1. Four Lions - a film to be released later this year
2. Mother Tongue by Bill Bryson - a history of the English language
3. A Fraction of the Whole by Steve Toltz - a novel
I am incredibly excited about Four Lions, a new comedy film from Chris Morris.
In case you've not heard of him before, Chris Morris is the guy who brought us the Brass Eye paedophile special and Jam, so it's not too surprising that the subject of Four Lions is also a little dark. I have to admit that when I found out the film was going to be about Muslim terrorists, I was a little uncertain, but this clip from the film suggests that it's going to be a very funny film indeed.
I just finished reading Mother Tongue by Bill Bryson, which was utterly fascinating. I could hardly put it down!
In the book, Mr. Bryson gives a potted history of the English language, including many interesting fact, such as:
- 'merchant', was apparently once pronounced 'marchant', and that, back in the day, most words containing 'er' were pronounced with the 'ar' sound. Nowadays, it's only words like 'clerk' and 'Hertfordshire' that are still pronounced that way.
- 'see you next tuesday' never used to be considered very offensive at all, and was used about a million times by Chaucer in his Canterbury tales (how filthy of you, Chaucer! I hope you wash your mouth out with soap and water!)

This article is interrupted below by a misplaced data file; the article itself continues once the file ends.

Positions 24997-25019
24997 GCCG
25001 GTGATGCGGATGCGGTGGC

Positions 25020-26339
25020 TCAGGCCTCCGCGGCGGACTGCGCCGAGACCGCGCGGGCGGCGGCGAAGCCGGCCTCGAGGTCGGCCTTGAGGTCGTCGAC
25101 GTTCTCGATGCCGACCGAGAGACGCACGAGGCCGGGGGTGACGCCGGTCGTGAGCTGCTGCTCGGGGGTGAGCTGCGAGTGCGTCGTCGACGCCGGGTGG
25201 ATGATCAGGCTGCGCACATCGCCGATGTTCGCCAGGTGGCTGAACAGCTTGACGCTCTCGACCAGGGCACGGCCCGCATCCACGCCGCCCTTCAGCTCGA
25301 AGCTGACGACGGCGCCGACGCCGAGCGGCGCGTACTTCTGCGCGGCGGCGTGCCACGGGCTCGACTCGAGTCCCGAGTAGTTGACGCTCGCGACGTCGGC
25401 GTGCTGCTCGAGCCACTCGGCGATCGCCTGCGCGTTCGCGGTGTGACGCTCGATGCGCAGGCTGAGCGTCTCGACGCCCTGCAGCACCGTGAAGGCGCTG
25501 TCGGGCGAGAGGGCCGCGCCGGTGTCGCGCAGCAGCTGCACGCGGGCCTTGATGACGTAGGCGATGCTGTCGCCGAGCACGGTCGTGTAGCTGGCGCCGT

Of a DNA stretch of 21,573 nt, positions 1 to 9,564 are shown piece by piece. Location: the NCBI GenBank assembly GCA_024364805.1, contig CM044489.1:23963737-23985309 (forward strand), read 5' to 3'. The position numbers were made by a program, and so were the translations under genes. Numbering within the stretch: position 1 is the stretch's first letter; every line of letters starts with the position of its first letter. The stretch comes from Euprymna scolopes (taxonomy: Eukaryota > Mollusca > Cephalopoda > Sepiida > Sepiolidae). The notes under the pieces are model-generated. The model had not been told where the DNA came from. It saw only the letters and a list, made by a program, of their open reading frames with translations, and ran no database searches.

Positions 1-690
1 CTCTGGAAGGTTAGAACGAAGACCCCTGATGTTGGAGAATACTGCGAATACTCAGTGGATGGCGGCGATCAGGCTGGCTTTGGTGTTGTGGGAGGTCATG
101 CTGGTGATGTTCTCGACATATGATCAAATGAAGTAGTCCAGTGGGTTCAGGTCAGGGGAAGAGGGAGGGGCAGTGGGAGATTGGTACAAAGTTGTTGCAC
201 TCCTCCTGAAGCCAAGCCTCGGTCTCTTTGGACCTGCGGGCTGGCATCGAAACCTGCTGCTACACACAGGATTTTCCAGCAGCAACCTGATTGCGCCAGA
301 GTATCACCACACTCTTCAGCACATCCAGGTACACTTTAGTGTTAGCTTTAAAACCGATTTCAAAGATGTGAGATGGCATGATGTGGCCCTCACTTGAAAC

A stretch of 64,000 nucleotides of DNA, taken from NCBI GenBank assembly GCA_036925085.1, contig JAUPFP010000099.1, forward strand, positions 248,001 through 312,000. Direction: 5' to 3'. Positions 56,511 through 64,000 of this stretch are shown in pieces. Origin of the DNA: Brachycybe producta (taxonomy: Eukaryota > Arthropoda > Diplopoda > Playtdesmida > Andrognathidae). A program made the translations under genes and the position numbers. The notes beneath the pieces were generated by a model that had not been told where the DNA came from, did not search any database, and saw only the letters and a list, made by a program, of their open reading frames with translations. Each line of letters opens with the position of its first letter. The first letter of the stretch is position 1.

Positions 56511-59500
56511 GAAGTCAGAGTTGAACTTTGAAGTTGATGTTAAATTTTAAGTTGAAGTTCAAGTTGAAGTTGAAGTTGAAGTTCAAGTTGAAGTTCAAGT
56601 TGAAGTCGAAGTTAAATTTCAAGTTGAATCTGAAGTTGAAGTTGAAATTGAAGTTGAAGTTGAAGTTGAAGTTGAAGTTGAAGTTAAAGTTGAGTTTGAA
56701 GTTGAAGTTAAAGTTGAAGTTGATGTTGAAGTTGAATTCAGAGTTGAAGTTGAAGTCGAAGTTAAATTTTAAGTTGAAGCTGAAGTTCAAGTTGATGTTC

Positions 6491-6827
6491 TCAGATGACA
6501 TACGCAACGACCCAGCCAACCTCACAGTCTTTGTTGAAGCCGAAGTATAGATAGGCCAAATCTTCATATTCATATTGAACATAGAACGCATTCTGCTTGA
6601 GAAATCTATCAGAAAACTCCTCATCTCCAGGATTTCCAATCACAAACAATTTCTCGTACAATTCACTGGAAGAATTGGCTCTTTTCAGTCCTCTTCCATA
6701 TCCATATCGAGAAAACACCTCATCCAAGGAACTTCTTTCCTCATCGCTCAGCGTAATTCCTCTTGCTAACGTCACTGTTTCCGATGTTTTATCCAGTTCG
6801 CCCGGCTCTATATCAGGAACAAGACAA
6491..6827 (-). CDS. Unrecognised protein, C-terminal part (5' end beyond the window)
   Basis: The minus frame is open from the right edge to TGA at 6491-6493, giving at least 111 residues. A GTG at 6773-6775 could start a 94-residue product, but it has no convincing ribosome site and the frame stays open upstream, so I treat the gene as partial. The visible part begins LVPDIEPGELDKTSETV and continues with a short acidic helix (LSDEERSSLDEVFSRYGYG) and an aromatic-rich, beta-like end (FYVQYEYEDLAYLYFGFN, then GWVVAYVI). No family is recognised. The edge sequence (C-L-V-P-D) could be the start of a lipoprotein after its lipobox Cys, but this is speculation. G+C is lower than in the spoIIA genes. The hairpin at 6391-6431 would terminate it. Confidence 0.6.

The problem is, the book only really skims the surface; I'd love to read more about the history of the language, but I don't know where to start looking D: D: D:
The other problem is that the book was written about 20 years ago, so it's quite dated now. NOT ONCE DOES IT MENTION THE EFFECT THE INTERNET HAS HAD ON THE USE OF ENGLISH. Which is a shame, as lolspeak is clearly the mightiest achievement in English to date.
I also just finished reading A Fraction of the Whole by Steve Toltz. Thanks for lending it to me, Herr. Forward!
It didn't necessarily make me feel good while reading it, but the story was certainly interesting. Most of the time, I felt compelled to find out what was going to happen next, even if I didn't actually want to. And the turns of phrase that he uses are really quite novel and interesting. I loved the part where he was describing a boy with rather delicate features by saying that 'he had a face like a pianist's hand'. Awesome.